Creating a Word-making Sketchbook

Language Making Nature is a toolkit, much like a set of paints is for an artist, and like all tools it takes a lot of work to master to master these tools. No one should expect to sit down and start creating beautiful and useful words, nor would you give a set of paints to a beginning artist and expect them to paint a masterpiece.

I have to admit that before I wrote this book I didn't see any reason to experiment with words, but after researching and writing this book I've come to realize that playing and experimenting with pieces of words is the word-generating energy behind language. Language is vibrant and expressive to the extent that people play with new possibilities and make lots of mistakes.

My hope is that people will use Language Making Nature as inspiration for playing with pieces of words to create new ways of thinking about language. And the best way to experiment and play is to carry a small notebook, like an artist's sketchbook, as you practice and respond to the world around you. A sketchbook is a place where you practice in private, where you have no fear of being judged or of seeming silly. A sketchbook is not a place where you create great "art," it's a place for little sketches, for fragments of ideas, for doodling idly.

In my own notebooks I make lists of nonsensical word elements, I try describing colors and textures with new approaches, I assemble fragments into meaningless sequences--all with the intent of just feeling loose and playful with language so these skills because fluid and easy-going means of expression that might eventually work their way into my thinking and writing.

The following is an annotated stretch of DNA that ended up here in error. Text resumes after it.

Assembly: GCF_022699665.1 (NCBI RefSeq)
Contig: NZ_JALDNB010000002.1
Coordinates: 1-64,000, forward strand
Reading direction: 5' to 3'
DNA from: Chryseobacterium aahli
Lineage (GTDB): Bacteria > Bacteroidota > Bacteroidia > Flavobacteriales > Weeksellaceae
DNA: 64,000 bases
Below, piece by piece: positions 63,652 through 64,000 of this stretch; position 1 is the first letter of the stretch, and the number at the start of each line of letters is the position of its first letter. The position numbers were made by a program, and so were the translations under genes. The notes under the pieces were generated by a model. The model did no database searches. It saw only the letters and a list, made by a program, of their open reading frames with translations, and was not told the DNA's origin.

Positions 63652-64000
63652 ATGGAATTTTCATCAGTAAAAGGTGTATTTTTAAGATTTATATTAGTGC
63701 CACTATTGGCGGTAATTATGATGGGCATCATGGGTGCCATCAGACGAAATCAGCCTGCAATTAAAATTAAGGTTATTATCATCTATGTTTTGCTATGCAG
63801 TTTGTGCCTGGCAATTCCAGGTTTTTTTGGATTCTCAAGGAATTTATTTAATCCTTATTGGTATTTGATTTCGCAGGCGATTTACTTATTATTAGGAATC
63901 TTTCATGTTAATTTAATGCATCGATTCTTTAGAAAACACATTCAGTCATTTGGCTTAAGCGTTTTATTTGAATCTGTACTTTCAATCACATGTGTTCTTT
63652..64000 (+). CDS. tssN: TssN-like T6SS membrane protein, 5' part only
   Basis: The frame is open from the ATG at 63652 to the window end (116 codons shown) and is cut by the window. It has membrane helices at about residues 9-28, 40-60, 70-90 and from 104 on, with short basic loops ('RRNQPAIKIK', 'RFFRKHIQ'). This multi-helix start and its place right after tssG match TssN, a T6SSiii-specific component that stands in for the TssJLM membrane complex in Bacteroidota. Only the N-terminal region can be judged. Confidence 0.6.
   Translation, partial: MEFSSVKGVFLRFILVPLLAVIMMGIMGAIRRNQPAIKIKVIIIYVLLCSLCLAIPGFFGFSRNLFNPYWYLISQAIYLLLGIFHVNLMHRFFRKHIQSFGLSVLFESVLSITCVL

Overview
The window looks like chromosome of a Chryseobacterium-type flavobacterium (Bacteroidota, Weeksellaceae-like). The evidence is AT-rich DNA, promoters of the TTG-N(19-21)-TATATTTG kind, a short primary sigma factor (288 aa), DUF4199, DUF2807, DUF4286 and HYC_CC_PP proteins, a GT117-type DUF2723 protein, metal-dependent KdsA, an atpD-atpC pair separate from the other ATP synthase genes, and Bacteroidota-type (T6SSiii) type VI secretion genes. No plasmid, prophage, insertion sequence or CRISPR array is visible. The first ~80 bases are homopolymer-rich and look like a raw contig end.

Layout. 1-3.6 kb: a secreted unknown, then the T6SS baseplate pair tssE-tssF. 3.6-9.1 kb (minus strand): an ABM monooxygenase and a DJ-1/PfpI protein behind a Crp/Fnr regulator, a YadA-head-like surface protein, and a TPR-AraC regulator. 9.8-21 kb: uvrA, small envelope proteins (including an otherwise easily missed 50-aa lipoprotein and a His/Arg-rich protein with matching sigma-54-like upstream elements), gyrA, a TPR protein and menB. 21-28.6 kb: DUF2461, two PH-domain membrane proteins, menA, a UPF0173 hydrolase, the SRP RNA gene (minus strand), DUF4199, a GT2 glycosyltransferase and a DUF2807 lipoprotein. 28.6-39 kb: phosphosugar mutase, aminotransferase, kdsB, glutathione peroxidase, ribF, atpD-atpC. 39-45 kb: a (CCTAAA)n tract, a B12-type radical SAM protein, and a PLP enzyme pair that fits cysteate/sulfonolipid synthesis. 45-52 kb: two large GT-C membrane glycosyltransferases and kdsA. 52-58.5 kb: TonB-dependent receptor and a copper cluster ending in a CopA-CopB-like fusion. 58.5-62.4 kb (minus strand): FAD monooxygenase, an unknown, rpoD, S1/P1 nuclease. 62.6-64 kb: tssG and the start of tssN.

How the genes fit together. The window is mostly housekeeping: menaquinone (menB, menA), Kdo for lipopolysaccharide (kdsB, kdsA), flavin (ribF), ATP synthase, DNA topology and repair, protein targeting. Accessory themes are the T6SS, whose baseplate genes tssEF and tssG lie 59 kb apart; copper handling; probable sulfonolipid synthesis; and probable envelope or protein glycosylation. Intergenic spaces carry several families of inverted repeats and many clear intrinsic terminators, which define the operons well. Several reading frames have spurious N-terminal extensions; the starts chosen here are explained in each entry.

Here are a few examples of the kinds of things I put in my notebooks:

                                                    se for she/he; sie, s-e

                                                    - el - on   the land

                                                    - on - on   the slope

                                                   - on - el   the peak

                                                   ta-bi-bi bird

                                                   treil (trill) conifer trees, treow (trow) deciduous trees

                                                   salmon, samlon-li, samlon-lingering

                                                   I as other, cl - utter - ose

                                                   river, rive-cutting, riven-rusher

                                                   en-him, en-you, en-me

It is only by making thousands of these little word "sketches" that the first inklings of new ideas and new words can begin to arise. The gems that might linger and change culture will arise unexpectedly and unlooked for out of the many experiments you capture in your notebooks, so practice and practice and find as many ways as you can to be silly and creative. Have a ton of fun,, because the goal is not to create "great words," it's to learn how to play with language and see your world with greater clarity and care.